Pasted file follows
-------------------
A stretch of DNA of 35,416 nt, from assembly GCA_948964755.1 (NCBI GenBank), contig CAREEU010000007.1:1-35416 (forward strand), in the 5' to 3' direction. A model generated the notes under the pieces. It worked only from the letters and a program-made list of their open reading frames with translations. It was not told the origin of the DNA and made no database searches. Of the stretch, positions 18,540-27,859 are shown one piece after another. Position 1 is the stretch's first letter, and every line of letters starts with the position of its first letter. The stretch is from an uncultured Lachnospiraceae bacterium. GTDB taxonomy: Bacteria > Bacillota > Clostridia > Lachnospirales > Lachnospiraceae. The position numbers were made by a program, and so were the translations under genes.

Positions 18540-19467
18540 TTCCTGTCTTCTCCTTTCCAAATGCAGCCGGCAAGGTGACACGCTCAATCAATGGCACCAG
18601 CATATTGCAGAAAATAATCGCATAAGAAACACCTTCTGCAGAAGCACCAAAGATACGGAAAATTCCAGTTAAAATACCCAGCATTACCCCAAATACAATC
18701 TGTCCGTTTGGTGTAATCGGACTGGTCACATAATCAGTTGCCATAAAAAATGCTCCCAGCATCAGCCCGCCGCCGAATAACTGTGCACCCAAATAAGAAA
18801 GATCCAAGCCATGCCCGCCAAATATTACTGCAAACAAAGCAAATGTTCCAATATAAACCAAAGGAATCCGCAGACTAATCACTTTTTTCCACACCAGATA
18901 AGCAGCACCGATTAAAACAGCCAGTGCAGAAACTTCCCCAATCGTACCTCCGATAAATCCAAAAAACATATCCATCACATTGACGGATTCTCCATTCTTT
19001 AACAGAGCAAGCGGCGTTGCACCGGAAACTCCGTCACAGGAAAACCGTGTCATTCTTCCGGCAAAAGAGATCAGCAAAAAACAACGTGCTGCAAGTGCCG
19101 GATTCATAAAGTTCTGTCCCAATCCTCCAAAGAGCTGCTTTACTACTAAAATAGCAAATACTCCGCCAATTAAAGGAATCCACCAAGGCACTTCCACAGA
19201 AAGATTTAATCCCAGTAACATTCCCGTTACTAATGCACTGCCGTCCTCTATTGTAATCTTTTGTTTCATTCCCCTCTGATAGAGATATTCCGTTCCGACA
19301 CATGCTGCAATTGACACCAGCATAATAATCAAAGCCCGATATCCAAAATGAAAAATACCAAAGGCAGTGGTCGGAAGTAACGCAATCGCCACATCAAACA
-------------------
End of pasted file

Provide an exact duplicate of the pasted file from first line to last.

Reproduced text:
A stretch of DNA of 35,416 nt, from assembly GCA_948964755.1 (NCBI GenBank), contig CAREEU010000007.1:1-35416 (forward strand), in the 5' to 3' direction. A model generated the notes under the pieces. It worked only from the letters and a program-made list of their open reading frames with translations. It was not told the origin of the DNA and made no database searches. Of the stretch, positions 18,540-27,859 are shown one piece after another. Position 1 is the stretch's first letter, and every line of letters starts with the position of its first letter. The stretch is from an uncultured Lachnospiraceae bacterium. GTDB taxonomy: Bacteria > Bacillota > Clostridia > Lachnospirales > Lachnospiraceae. The position numbers were made by a program, and so were the translations under genes.

Positions 18540-19467
18540 TTCCTGTCTTCTCCTTTCCAAATGCAGCCGGCAAGGTGACACGCTCAATCAATGGCACCAG
18601 CATATTGCAGAAAATAATCGCATAAGAAACACCTTCTGCAGAAGCACCAAAGATACGGAAAATTCCAGTTAAAATACCCAGCATTACCCCAAATACAATC
18701 TGTCCGTTTGGTGTAATCGGACTGGTCACATAATCAGTTGCCATAAAAAATGCTCCCAGCATCAGCCCGCCGCCGAATAACTGTGCACCCAAATAAGAAA
18801 GATCCAAGCCATGCCCGCCAAATATTACTGCAAACAAAGCAAATGTTCCAATATAAACCAAAGGAATCCGCAGACTAATCACTTTTTTCCACACCAGATA
18901 AGCAGCACCGATTAAAACAGCCAGTGCAGAAACTTCCCCAATCGTACCTCCGATAAATCCAAAAAACATATCCATCACATTGACGGATTCTCCATTCTTT
19001 AACAGAGCAAGCGGCGTTGCACCGGAAACTCCGTCACAGGAAAACCGTGTCATTCTTCCGGCAAAAGAGATCAGCAAAAAACAACGTGCTGCAAGTGCCG
19101 GATTCATAAAGTTCTGTCCCAATCCTCCAAAGAGCTGCTTTACTACTAAAATAGCAAATACTCCGCCAATTAAAGGAATCCACCAAGGCACTTCCACAGA
19201 AAGATTTAATCCCAGTAACATTCCCGTTACTAATGCACTGCCGTCCTCTATTGTAATCTTTTGTTTCATTCCCCTCTGATAGAGATATTCCGTTCCGACA
19301 CATGCTGCAATTGACACCAGCATAATAATCAAAGCCCGATATCCAAAATGAAAAATACCAAAGGCAGTGGTCGGAAGTAACGCAATCGCCACATCAAACA